As far as television is concerned most of the 'unused spectrum' relates to what is left over in the shift from analog TV to the more spectrum-efficient digital form. There are also significant chunks being used inefficiently by emergency services and other legacy uses. The key is to incentivize this type of user to update to more spectrum-efficient utilization. In the case of the TV broadcasters, there is also the problem that they have come to expect that they own that spectrum and they have other ideas on how to use it. All of this is going to be a significant challenge for the FCC over the next few years. I really hope that they are up to it.
Exactly what constitutes "a broadcaster with a piece of unused or underused spectrum"? From one perspective, a TV broadcaster is fully using his spectrum if he is transmitting a 19.39 Mbps ATSC signal on his licensed channel. But from the other perspective, if only 13% of U.S. TV households actually use an antenna to receive that ATSC signal, then is it not true that all TV broadcast spectrum is underused?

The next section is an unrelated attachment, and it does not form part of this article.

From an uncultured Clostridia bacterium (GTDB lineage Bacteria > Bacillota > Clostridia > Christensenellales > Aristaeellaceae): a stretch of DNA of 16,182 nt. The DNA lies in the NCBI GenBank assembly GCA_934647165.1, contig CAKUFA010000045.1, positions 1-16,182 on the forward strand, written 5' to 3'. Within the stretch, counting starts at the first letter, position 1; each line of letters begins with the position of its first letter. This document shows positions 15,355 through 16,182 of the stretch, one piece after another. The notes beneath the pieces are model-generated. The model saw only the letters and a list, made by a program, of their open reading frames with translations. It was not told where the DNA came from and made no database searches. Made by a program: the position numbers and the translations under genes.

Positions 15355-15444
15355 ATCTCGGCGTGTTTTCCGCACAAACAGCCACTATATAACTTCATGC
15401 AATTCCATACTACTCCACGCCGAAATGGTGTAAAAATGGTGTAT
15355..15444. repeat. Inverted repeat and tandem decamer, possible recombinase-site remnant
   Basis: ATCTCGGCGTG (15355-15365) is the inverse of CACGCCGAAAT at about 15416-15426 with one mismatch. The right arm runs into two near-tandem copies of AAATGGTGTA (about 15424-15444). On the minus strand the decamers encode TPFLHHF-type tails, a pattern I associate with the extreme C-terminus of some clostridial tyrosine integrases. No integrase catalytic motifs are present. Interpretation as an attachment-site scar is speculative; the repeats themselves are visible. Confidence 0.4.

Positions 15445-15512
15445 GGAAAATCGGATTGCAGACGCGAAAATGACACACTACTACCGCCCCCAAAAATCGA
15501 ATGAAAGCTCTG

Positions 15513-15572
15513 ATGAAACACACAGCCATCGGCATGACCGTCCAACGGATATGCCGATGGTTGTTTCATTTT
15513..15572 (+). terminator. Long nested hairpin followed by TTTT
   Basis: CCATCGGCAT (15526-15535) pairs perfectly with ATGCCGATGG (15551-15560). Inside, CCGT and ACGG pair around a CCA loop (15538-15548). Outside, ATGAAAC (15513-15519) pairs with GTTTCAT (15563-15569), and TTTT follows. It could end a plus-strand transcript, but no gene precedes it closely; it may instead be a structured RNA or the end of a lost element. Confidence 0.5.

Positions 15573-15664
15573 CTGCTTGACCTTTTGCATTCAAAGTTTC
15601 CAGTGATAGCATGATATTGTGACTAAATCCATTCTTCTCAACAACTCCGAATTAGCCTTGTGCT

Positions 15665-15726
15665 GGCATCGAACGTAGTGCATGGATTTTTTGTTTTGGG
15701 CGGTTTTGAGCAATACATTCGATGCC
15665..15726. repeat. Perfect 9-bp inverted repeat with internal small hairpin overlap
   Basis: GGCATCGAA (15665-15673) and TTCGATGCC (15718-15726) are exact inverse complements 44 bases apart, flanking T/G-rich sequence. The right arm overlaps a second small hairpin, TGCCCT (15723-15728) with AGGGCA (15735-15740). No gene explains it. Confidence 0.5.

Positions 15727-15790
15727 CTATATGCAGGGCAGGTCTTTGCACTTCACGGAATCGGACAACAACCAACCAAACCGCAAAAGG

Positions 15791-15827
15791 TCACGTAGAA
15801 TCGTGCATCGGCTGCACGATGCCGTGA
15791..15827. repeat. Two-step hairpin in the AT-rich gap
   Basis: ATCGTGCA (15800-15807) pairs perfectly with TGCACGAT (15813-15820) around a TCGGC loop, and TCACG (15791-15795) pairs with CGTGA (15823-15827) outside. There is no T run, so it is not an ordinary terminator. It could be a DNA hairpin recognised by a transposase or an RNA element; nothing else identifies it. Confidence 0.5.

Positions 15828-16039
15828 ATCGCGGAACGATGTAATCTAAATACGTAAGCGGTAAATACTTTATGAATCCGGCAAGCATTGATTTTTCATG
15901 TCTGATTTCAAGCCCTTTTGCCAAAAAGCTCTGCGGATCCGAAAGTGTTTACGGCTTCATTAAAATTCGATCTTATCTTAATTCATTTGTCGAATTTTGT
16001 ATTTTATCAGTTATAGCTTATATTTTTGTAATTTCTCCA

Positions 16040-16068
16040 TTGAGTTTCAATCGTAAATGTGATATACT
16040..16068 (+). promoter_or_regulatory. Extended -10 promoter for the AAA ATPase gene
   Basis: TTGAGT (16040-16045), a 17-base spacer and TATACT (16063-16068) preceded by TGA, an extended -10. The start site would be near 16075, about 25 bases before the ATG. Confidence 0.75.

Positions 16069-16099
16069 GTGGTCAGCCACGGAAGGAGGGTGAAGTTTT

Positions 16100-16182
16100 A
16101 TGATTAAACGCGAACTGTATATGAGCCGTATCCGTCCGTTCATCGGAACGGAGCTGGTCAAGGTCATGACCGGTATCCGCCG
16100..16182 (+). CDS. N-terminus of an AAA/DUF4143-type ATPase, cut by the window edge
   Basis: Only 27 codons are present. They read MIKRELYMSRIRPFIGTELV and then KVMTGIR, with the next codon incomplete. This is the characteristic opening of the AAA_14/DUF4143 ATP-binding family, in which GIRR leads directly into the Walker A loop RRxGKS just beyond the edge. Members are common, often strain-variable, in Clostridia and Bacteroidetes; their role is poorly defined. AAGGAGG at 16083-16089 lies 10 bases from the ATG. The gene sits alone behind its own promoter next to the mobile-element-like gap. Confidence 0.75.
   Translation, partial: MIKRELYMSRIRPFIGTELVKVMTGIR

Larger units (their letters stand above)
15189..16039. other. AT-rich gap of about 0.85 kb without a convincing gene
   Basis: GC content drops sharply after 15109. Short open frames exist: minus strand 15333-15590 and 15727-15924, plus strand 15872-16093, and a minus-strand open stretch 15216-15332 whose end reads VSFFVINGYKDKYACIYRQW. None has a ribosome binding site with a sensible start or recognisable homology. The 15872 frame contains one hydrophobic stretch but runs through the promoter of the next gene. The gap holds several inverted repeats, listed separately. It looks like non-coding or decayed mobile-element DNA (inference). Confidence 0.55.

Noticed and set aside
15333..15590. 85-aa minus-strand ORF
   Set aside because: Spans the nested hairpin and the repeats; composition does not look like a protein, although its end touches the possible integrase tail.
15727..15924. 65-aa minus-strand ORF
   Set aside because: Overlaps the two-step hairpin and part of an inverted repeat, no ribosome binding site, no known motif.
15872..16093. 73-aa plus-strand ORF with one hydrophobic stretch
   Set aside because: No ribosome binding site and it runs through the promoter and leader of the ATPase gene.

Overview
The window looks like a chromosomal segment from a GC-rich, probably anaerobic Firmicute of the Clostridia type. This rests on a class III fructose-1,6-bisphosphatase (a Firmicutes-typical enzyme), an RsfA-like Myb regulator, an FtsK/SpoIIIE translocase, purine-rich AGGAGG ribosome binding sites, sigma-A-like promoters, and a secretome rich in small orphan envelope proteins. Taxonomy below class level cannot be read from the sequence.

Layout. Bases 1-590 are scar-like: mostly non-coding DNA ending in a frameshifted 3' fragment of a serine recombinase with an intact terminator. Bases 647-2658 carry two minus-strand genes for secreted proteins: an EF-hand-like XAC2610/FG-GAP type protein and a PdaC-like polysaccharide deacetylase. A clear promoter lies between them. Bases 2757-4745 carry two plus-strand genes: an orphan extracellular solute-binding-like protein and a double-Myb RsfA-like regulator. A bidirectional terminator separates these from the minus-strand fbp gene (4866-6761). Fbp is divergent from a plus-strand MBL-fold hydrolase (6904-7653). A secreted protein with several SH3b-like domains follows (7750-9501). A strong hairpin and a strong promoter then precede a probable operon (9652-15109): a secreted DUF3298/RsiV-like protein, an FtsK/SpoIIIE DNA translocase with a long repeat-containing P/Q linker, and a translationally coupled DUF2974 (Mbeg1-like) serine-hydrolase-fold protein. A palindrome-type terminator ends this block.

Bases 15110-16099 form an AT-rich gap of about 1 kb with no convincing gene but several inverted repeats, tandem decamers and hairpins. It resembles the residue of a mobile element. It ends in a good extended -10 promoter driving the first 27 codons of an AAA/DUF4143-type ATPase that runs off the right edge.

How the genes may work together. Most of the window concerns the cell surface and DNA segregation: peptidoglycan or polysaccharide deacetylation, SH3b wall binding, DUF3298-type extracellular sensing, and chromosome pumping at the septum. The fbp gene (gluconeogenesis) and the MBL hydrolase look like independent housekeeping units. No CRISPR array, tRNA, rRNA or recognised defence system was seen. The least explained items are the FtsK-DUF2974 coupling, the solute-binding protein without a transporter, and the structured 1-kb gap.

Are these voluntary incentive auctions just another step toward the elimination of free over the air television in the U.S.?
What are the engineering and design challenges in creating successful IoT devices? These devices are usually small, resource-constrained electronics designed to sense, collect, send, and/or interpret data. Some of the devices need to be smart enough to act upon data in real time, 24/7. Are the design challenges the same as with embedded systems, but with a little developer- and IT-skills added in? What do engineers need to know? Rick Merritt talks with two experts about the tools and best options for designing IoT devices in 2016. Specifically the guests will discuss sensors, security, and lessons from IoT deployments.